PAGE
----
Last edited by Zulugrel
Saturday, July 18, 2020 | History

6 edition of Traders, Planters and Slaves found in the catalog.

Traders, Planters and Slaves

Market Behavior in Early English America

by David W. Galenson

  • 353 Want to read
  • 36 Currently reading

Published by Cambridge University Press .
Written in English

    Subjects:
  • American history: c 1500 to c 1800,
  • Economic History,
  • Slavery & emancipation,
  • Social history,
  • c 1600 to c 1700,
  • c 1700 to c 1800,
  • Business & Economics,
  • Business / Economics / Finance,
  • Business/Economics,
  • Africa,
  • Caribbean islands,
  • USA,
  • United States - Colonial Period,
  • Business & Economics / Economic History,
  • History / United States / Colonial Period (1600-1775),
  • History : United States - Colonial Period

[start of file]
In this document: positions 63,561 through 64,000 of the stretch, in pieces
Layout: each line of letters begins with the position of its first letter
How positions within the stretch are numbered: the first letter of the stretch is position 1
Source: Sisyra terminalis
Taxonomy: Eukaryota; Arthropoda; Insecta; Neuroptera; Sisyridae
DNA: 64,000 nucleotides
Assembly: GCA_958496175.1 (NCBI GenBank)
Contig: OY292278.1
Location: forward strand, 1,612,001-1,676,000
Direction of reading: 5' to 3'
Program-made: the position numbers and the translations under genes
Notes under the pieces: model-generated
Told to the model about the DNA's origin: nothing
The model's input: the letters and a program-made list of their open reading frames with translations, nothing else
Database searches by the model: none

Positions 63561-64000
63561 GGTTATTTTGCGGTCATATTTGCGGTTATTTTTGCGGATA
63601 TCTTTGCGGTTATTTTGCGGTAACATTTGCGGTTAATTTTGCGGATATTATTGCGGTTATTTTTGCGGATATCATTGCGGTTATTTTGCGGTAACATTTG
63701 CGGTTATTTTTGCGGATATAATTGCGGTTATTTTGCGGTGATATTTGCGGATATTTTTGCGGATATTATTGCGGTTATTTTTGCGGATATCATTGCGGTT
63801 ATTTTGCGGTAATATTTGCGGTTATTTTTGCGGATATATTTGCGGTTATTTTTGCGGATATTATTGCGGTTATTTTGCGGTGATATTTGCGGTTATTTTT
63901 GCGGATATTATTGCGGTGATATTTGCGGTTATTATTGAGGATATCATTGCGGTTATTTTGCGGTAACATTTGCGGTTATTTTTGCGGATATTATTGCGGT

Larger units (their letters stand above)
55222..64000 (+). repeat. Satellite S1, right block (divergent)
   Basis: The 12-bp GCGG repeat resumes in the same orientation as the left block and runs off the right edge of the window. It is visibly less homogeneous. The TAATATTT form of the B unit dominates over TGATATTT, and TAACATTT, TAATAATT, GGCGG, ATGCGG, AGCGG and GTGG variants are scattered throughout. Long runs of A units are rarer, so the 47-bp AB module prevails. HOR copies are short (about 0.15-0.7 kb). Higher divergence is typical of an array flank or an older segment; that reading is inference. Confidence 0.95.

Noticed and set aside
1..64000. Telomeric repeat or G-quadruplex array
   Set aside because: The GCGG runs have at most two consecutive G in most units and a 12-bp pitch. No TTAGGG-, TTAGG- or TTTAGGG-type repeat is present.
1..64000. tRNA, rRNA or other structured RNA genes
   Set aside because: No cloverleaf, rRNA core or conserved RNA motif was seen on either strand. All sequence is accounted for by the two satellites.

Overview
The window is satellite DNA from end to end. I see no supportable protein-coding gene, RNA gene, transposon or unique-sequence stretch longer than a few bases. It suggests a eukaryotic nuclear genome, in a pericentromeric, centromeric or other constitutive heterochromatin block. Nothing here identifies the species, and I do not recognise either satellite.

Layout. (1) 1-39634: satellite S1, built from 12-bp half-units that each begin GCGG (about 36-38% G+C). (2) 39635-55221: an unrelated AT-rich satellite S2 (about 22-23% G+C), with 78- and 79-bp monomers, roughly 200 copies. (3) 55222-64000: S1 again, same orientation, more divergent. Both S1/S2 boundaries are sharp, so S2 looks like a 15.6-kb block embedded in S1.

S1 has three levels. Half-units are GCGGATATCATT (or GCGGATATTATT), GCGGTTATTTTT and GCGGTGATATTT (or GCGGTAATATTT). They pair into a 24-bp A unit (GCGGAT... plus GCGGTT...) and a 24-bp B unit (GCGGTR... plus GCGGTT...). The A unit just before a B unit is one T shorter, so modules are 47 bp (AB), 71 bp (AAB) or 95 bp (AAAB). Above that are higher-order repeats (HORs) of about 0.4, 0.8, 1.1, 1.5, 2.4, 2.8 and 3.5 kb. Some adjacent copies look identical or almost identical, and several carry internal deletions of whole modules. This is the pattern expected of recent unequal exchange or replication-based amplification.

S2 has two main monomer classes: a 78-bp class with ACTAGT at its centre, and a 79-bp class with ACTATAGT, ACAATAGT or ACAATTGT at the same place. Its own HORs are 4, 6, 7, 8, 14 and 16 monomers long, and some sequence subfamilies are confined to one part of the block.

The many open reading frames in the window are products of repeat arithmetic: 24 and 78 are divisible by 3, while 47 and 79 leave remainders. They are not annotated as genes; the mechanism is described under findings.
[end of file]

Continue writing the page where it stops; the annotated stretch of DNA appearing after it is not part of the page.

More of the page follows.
• The Physical Object
    FormatPaperback
    Number of Pages244
    ID Numbers
    Open LibraryOL7768042M
    ISBN 10052189414X
    ISBN 109780521894142
    OCLC/WorldCa49550029

    However, although some slave owners were less cruel than others, nearly all were obsessed by the need to keep slaves from stealing their property, running away or rising up in rebellion. So even the most mild-tempered slave owner would use physical punishment as part of plantation discipline. Focusing on the master-slave relationship in Louisiana's antebellum sugarcane country, The Sugar Masters explores how a modern, capitalist mind-set among planters meshed with old-style paternalistic attitudes to create one of the South's most insidiously oppressive labor systems. Richard Follett explains that in exchange for increased productivity and efficiency sugar planters offered their.